There aren’t many facets of healthcare in which Palestinians are progressing faster than the far better-resourced Israelis. But it turns out that that Palestinians do seem more prepared to kick the tobacco habit.
The Palestinian Central Bureau of Statistics has just reported that among Palestinians, there has been an enormous decrease in smoking over recent years. It has declined by some 18% in the last decade. In Israel, by contrast, the figures are stagnant. The percentage of people who smoke is — coincidentally — 23%, the same as among Palestinians. But while the figure among Palestinians has been on a downward slide, the Israeli number has been the same for three years. That’s despite investment in stop-smoking campaigns.
What is really bizarre is the huge discrepancy in smoking habits between Israeli and Palestinian Arabs. While between a quarter to a third of Palestinian males smoke, among Israeli Arabs the figure is more than a half.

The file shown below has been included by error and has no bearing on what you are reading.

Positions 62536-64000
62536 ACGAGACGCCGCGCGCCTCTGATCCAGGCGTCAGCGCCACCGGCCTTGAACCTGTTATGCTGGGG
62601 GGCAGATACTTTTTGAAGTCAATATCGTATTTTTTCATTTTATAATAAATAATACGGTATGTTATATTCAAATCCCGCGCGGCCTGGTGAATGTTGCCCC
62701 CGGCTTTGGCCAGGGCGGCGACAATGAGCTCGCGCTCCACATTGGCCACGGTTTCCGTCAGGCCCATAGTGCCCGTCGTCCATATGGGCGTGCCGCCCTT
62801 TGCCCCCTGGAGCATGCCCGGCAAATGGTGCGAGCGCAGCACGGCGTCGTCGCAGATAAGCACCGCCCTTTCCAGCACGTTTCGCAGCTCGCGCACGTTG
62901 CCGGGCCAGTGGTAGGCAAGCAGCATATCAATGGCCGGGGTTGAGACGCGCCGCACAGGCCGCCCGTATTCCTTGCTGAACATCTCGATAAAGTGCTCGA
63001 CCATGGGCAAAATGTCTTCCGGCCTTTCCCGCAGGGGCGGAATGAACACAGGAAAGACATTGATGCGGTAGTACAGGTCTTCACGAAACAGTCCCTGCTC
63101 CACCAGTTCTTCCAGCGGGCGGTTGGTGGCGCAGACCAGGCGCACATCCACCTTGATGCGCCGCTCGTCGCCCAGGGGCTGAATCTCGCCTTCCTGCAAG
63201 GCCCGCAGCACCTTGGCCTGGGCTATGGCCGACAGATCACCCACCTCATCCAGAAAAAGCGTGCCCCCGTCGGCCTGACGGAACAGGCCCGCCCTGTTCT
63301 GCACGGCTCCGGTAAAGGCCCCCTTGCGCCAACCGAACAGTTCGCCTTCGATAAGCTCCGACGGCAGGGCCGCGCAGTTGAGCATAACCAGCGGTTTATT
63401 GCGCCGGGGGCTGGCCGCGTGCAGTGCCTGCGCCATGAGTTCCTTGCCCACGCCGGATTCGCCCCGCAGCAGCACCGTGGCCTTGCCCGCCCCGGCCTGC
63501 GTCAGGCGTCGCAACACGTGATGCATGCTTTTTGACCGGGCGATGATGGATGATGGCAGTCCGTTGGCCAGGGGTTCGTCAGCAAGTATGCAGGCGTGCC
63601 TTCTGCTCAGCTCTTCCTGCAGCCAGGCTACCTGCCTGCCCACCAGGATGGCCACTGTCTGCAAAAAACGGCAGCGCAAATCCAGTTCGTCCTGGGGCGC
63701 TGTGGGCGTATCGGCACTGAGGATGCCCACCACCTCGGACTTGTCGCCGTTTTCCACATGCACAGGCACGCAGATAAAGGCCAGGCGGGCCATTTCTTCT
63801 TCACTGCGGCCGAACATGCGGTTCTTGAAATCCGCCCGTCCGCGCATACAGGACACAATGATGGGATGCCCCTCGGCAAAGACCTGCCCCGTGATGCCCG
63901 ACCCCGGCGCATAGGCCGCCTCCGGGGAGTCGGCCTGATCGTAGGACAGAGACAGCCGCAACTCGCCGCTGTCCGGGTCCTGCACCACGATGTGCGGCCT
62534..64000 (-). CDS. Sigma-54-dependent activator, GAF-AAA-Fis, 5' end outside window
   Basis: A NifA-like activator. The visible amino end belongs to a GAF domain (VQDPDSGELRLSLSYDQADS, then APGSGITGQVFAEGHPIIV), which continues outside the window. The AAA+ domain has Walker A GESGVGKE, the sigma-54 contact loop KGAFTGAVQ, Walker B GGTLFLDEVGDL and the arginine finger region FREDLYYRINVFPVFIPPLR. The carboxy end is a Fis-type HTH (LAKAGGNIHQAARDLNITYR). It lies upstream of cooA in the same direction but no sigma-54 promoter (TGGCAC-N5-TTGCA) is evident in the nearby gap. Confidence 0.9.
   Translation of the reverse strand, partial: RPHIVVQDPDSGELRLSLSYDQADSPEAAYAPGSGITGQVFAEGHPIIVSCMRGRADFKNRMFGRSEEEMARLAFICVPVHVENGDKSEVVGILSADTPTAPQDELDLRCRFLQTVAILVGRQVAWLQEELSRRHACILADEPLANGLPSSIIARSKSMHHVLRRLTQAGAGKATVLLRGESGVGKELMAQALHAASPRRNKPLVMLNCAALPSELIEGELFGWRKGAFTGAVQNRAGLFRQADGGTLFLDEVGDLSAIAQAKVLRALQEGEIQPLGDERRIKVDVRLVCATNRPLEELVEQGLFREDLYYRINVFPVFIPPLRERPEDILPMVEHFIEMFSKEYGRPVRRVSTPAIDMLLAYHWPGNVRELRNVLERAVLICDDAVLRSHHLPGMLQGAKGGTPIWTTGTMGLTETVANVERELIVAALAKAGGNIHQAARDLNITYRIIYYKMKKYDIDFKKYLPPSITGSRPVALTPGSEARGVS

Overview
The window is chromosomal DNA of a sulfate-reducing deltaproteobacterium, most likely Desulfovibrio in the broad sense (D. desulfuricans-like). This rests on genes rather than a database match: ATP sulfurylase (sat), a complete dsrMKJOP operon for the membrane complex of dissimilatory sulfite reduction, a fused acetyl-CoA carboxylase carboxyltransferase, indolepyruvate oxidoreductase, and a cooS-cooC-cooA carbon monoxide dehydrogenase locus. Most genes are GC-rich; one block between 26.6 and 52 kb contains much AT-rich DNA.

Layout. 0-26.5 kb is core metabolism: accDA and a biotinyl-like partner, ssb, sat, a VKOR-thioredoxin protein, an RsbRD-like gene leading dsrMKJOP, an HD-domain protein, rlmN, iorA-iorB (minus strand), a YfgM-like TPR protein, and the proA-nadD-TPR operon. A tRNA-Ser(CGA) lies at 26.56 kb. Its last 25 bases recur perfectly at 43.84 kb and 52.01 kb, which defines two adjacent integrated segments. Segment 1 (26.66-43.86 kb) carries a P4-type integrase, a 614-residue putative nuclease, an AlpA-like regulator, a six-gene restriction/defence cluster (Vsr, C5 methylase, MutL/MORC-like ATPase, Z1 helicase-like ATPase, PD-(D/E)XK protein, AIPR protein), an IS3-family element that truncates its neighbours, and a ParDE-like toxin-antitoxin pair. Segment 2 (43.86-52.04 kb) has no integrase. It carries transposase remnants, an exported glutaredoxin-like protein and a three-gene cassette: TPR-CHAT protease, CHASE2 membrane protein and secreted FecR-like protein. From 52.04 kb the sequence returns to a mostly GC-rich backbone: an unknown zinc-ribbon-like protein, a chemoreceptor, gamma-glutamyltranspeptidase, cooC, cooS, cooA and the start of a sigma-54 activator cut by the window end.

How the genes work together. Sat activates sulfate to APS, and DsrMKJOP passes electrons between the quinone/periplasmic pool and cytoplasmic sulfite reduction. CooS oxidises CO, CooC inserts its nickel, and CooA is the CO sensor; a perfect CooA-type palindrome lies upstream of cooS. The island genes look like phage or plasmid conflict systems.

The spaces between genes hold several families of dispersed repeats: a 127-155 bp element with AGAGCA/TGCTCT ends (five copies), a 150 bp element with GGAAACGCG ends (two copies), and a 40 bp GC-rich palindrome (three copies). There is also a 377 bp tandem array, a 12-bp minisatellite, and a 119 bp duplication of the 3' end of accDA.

WAFA, the Palestinian News and Information Agency, is reporting that crews from the Jerusalem municipality started working early this morning to remove existing street signs in East Jerusalem and replace them with new ones. The new signs will change the names of streets and locations from their Arab names to Jewish ones.
According to WAFA’s press release, “The municipality, as part of its project to change the Arab and Islamic character of East Jerusalem, changed the name of Sultan Suleiman Street that extends between Damascus Gate and Herod’s Gate of the Old City Wall to Eliyahu Street, as the new signs say. The Sultan Suleiman Cave on the same road has been renamed to Eliyahu Cave.”
Glenn Beck fever is sweeping the Holy Land. The controversial American broadcaster has got Israel talking about the rally he is planning for Jerusalem in August.